The abortionists have got to bear some burden for this 
because God will not be mocked. 

Jerry Falwell (1933-2007) explains the 9/11/2001  terrorist attacks 

Week of May 18, 2007

 


 

In writing about art, a pretense of objectivity never succeeds.

Charles Rosen

Week of May 11, 2007

 


 

Every uneducated person is a caricature of himself.

—Friedrich von Schlegel

Week of April 27, 2007

 


 

Human beings, past and present, have trashed the joint.

—Kurt Vonnegut (1922-2007)

Week of April 20, 2007

 


 

There are more love songs than anything else. If songs could
make you do something we'd all love one another.

—Frank Zappa

Week of April 13, 2007


 

What we anticipate seldom occurs; what we least expected generally happens.  

—Benjamin Disraeli

Week of March 30, 2007

 


 

Epilepsy taught me that we're not in control of ourselves.  

Neil Young

Week of March 23, 2007

 


 

It is the mark of an educated mind to be able to entertain a thought without accepting it.

Aristotle

Week of March 16, 2007

 


 

Bad taste is better than no taste.  

Alexis Smith

Week of March 9, 2007

 


 

No poem is intended for the reader, no picture for the beholder, 
no symphony for the listener.

Walter Benjamin

Week of March 2, 2007

 


 

It is enough that the arrows fit exactly in the wounds that they have made.  

Franz Kafka

Week of February 23, 2007

 


 

In philosophy, the name of the game is disagreement.

John Searle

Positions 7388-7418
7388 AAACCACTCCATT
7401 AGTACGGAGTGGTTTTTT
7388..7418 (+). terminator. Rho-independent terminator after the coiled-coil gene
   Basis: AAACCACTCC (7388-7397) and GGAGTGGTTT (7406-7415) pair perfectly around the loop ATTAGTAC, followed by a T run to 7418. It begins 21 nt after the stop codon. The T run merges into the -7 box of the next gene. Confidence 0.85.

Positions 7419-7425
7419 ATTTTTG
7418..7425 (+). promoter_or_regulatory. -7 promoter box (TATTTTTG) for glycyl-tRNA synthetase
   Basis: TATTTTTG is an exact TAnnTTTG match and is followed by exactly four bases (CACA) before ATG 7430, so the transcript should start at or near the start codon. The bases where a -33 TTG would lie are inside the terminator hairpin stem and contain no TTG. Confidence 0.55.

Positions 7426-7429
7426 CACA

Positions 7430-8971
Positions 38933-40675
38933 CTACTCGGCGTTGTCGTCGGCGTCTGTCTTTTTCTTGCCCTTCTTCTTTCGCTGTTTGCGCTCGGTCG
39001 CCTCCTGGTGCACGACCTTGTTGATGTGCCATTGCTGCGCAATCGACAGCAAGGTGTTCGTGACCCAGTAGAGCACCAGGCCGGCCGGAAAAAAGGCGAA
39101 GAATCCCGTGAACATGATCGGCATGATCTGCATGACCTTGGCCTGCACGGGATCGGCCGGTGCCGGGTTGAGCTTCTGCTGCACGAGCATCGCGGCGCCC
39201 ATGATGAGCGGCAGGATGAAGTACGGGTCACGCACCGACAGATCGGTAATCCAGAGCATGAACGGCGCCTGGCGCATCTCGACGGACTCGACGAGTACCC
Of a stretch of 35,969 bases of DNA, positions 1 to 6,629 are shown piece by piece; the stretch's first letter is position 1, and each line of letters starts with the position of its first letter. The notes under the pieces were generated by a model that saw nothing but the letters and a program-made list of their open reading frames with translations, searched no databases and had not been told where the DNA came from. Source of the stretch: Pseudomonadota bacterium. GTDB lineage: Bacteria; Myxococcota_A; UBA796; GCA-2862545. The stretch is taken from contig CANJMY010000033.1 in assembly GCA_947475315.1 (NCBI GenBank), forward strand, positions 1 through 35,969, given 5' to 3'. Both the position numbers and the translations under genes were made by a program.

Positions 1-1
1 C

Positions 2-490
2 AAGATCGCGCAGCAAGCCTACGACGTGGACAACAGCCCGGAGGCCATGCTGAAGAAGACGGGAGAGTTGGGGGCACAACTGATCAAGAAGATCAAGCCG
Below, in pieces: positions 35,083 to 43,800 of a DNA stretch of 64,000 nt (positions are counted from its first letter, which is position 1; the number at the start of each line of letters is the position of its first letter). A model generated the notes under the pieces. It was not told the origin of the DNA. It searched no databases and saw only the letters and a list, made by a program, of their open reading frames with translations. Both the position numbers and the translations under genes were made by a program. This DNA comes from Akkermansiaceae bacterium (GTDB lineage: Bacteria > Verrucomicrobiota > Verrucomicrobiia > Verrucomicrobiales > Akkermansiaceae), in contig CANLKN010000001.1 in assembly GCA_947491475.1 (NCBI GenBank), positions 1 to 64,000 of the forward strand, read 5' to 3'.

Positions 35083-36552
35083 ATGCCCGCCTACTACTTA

Week of February 9, 2007

 


 

There are essentially four wars going on in Iraq. 

Defense Secretary Robert M. Gates

Week of February 2, 2007

 


 

I'm vice president and they're not. 

Vice President Dick Cheney responds to his critics

Week of January 26, 2007

 


 

 

Week of January 19, 2007

 


 

The highest justification of liberal education is that by forming free and 
well-furnished minds it prepares students to fashion for themselves a good life. 

John Stuart Mill 

Week of January 12, 2007

 


 

I resent in art the definitive explanation for people's behavior.

filmmaker Robert Altman

Week of December 29, 2006

 


 

 

The old-fashioned bookstore was a charming place, but charm alone 
will not solve the problem of modern book distribution. 

Carnegie Corporation report, 1930

Week of December 22, 2006

 


 

To educate a person in mind and not in morals is to educate a menace to society.

Theodore Roosevelt

Week of December 15, 2006

 


 

Grave. Deteriorating. Daunting.

—The Iraq Study Group summarizes U.S. prospects  in Iraq

Week of December 8, 2006

 


 

Freedom and individualism in the creation of art is an irritant, 
like so much sand thrown into our shells.

—Kirk Varnedoe  

Week of November 24, 2006

 


 

Election Day, 2006